Looking forward to reading from you!


      To me Songs like Grindstone and other Heavy Metal pieces are not fitting my type of musical Taste.. I rather prefer albums like Phanerothyme or Ltec… I guess I never was into that angry young man thing… But I too like newer Songs like Mutiny on TDDU if you could call them heavy… Sorry Dude.. 😂

      But It is something different if the play it these days.. If they playing for example Grindstone these days with all the skills they collected over the years it's somehow different and I could listen as well…


      Nothing to feel sorry for, mate, I'm just interested in your opinion! Everyone has their own taste, and I think it's great that MP attract fans with such different tastes. There is something for almost everyone! I love Phanerothyme and LTEC as well! I just think it's a pity that they still write songs in the vein of Landslide but won't release Flesh Harrower Part 2 :wink:

      Kid A

        It´s funny, that you mention Helmet, because that´s exactly what feedtime is :D Especially if you ever heard Helmet´s Page Hamilton scream "In the Meantime!"

        I must admit, sometimes I miss the heaviness, but not the Feedtime-Gutwrech-Heaviness but the somewhat tamer grungy heaviness of "Junior", "Plan #1", "Leave it like that", "HA Mac" or "Back to Source" (miss the Black To Comm encores of the 90s as well :STG: ).

        I think Bartok is as close as we will get nowadays.


          Oh yeah! Helmet! I love that and except for fuel, need it to drive my car to work, absolutely my 2nd fave sonic heroes that never lose their magic…As for the early heavy MP songs, love them very much, and always get back to them, it's a question of the energy and mood I'm in. When I bought the Demon Box box and wigged out to Loaded (live) I even gave their first albums another try (don't like the way they're produced although most songs are great)! But, then was then (and forever here) and now is now, and the latest developments of the band are so great, I have a feeling in ten years we may be talking like "don't you miss that fantastic Tower-era ?!!

          We are just so lucky to enjoy all the diversity of MP. I hope they keep on exploring as is in their nature and won't repeat themselves (not talking about playing old stuff live, because that's always astonishing fresh and never "let's play it like it is on the record!)

          mister conclusion

            Yes, Helmet. "Meantime" was pretty big at the time when Demon Box was recorded so the band has surely got some inspiration from Helmet.

            And funny enough, just a few days ago I have listened to President Block again and thought about what a fantastic cover version it is. I also like the original version by the Epinastic Movements and the way MP just nailed this song. It is sung by Deathprod in case you didn't know.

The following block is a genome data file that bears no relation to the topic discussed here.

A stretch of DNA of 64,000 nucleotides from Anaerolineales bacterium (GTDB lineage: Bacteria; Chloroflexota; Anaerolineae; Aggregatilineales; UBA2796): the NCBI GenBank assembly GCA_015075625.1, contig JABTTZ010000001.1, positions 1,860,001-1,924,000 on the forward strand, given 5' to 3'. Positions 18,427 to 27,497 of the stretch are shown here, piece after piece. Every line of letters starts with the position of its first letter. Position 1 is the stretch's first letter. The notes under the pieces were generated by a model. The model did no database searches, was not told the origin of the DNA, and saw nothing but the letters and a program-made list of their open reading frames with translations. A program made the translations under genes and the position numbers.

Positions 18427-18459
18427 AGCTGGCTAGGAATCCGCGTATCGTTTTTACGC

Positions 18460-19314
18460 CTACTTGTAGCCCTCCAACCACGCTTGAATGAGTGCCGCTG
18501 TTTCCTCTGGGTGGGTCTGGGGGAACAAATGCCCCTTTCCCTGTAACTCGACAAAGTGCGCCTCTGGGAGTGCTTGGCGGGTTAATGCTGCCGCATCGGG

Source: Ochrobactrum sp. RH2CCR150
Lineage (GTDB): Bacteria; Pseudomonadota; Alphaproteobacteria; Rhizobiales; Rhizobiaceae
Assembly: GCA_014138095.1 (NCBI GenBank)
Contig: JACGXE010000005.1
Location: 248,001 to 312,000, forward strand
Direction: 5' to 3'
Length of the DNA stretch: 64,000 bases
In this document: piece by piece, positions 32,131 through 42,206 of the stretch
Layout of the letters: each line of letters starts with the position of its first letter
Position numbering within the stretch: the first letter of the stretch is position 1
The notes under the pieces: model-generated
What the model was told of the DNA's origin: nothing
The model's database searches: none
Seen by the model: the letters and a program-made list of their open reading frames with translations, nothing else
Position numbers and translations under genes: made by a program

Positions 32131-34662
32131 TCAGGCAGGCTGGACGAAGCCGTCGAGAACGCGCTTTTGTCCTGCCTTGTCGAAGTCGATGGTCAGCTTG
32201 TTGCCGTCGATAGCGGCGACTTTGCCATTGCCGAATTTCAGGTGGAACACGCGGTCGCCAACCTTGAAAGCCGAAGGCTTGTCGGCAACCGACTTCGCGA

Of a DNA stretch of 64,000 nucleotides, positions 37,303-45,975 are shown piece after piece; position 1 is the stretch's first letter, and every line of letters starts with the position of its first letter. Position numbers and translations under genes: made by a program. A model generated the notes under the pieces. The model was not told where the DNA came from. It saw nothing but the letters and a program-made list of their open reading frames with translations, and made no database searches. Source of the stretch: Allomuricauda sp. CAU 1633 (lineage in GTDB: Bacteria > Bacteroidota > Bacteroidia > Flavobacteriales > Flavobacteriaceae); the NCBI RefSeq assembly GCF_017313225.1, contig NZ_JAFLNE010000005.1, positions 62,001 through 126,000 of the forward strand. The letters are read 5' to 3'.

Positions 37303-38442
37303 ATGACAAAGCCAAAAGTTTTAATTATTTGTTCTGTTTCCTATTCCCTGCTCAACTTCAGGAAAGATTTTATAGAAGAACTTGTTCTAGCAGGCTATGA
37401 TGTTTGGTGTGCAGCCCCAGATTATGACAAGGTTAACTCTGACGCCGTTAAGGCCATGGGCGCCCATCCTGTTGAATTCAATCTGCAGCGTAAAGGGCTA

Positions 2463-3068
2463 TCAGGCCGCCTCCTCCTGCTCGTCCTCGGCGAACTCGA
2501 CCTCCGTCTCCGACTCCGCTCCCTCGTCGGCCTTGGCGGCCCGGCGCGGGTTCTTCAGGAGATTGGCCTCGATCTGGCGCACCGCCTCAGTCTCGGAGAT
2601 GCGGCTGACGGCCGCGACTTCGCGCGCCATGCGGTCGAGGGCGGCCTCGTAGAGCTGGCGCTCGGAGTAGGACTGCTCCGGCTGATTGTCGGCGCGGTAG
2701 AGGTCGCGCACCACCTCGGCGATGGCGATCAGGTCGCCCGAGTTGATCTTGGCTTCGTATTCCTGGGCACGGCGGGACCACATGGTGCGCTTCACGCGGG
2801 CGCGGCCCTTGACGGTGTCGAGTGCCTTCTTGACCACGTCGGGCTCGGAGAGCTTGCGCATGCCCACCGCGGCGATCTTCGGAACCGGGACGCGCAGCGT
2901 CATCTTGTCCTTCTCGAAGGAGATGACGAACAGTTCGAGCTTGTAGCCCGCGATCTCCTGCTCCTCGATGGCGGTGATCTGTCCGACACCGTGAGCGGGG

Your questions:

            Yes, President Block is at least one of the most beautiful cover versions I know.

            Yes, Demon Box live would be something. In 2008 I have travelled to Oslo just to see a concert with MP and Deathprod (shortest setlist ever: K9 and Demon Box). The version on the Box Full Of Demons is fantastic, especially watching it from the Blueray. Very impressive. But it requires Deathprod, so…

            Home Of The Brave and Sheer Profoundity: can also be seen in the box. Nice, but I think the band has gotten better in songwriting.

            As you already mentioned, the band has grown older, and so have I. Many years ago I have asked Bent why they did not perform Feedtime anymore. He laughed and said something like they were not physically able to play it. And in some interview he said that the band does not feel the urge to scream their audience in the face like in the old days. He might be right. It was great to hear Feedtime during the autumn tour, but it had turned to some fun thing in the end, hadn't it?

            The thing is, I have gladly followed MP during everything they have done and developed into during the last decades and I don't need them to go back to the old days. It is wonderful to get some Feedtime, Junior or HA Mac from time to time, but the best thing is that they are able to release somthing like The Tower after nearly thirty years of band history and to explore and develop that new stuff during many shows. I am not sure I would really enjoy new "angry old men songs". Would feel a bit like they were posers. I am so glad they aren't.

            And I am convinced that the next record will be just sensational. So no need to complain. Or to get wistful…